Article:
And the growth isn’t meant to be one-way. As we continually become more like Jesus, we have the opportunity and calling to help others do the same. All of us have stories of how God has been working in our lives. When we share those stories, we help others to go deeper in their faith too.
3. We grow best with different perspectives.
Everyone has a unique background and perspective. That means we all experience God in different ways. For example, someone celebrating a major life event might see a Bible verse about God’s goodness differently than someone who has recently gone through a loss. Both perspectives are meaningful—and both can inform how we understand God.
People view faith, God, and the Bible through the lens of their culture. So we have a lot to learn about God through people from different places. When we go to church, we expose ourselves to alternate perspectives and cultural understandings of God and gain a richer understanding of what it means to follow Jesus.
Why do we go to church? Because we need each other.
The Church isn’t a building, it’s people following Jesus together. So let’s make a habit of gathering together. Spending time with each other regularly is a gift, so let’s make the most of it!
Making the Most of Church
By now, you know that church is about relationships. Going to church can help you grow in relationship with God and with other people. So, how do we make the most of church? How do we give ourselves the best opportunity to experience encouragement and growth through diverse relationships?
- We attend regularly. Going to the gym twice a year is better than not going at all, but it’s probably not going to make a huge difference in your fitness. In the same way, going to church once in a while is good, but it’s probably not going to make a meaningful difference in your daily life. So make an intentional habit of attending that works for you.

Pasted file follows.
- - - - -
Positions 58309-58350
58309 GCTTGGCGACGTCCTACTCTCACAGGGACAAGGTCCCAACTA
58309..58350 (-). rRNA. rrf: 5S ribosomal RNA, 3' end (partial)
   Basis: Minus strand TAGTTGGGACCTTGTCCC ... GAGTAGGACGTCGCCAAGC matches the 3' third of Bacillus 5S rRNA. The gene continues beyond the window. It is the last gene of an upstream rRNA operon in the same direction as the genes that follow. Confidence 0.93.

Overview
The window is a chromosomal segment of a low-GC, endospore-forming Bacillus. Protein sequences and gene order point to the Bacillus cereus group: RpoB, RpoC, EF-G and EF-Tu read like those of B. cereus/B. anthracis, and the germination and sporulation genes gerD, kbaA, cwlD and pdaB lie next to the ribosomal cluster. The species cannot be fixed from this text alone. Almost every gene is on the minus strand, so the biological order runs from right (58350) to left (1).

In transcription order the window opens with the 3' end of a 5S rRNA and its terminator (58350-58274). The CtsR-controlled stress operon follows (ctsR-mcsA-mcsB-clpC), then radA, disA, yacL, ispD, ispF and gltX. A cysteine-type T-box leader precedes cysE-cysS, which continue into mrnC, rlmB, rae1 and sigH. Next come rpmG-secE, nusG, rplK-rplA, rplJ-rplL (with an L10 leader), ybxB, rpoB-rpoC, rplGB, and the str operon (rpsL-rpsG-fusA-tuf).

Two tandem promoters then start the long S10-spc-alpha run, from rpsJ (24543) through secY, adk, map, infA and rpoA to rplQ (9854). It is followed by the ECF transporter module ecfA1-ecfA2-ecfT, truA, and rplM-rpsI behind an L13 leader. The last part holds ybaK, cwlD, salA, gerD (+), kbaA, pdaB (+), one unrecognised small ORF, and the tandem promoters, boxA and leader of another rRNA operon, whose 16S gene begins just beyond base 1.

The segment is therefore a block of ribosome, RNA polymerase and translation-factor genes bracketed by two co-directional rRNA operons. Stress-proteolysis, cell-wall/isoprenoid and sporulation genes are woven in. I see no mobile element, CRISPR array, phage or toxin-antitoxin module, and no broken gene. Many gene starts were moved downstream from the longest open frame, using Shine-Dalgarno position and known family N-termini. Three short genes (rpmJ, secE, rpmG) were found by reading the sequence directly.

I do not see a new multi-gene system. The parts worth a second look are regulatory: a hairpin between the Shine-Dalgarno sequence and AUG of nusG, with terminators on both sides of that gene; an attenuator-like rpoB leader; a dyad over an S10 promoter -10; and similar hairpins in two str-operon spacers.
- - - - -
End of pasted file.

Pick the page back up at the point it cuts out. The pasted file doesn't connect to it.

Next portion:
- We get to know someone better each week. Talking to strangers can be intimidating, but it’s the first step to building lasting friendships. So make a habit of being curious. Ask questions, and share a bit about yourself. One way to do this is by joining a small group of people you can journey more closely with as you all grow in your faith together, encouraging each other.
- We share what we have. The early church used what they had for the good of others. Some had physical resources, others had life experience, and some had extra time to spend doing God’s work. You have something that someone else needs. It might be a skill, special talent, or resource that can make a difference in someone’s life. Often it looks like seeking service opportunities and being generous with your resources.
Church isn’t a place; it’s people following Jesus together. So let’s make a habit of gathering together whenever we can.
For more on what it means to be the Church, check out this message series from Pastor Craig Groeschel.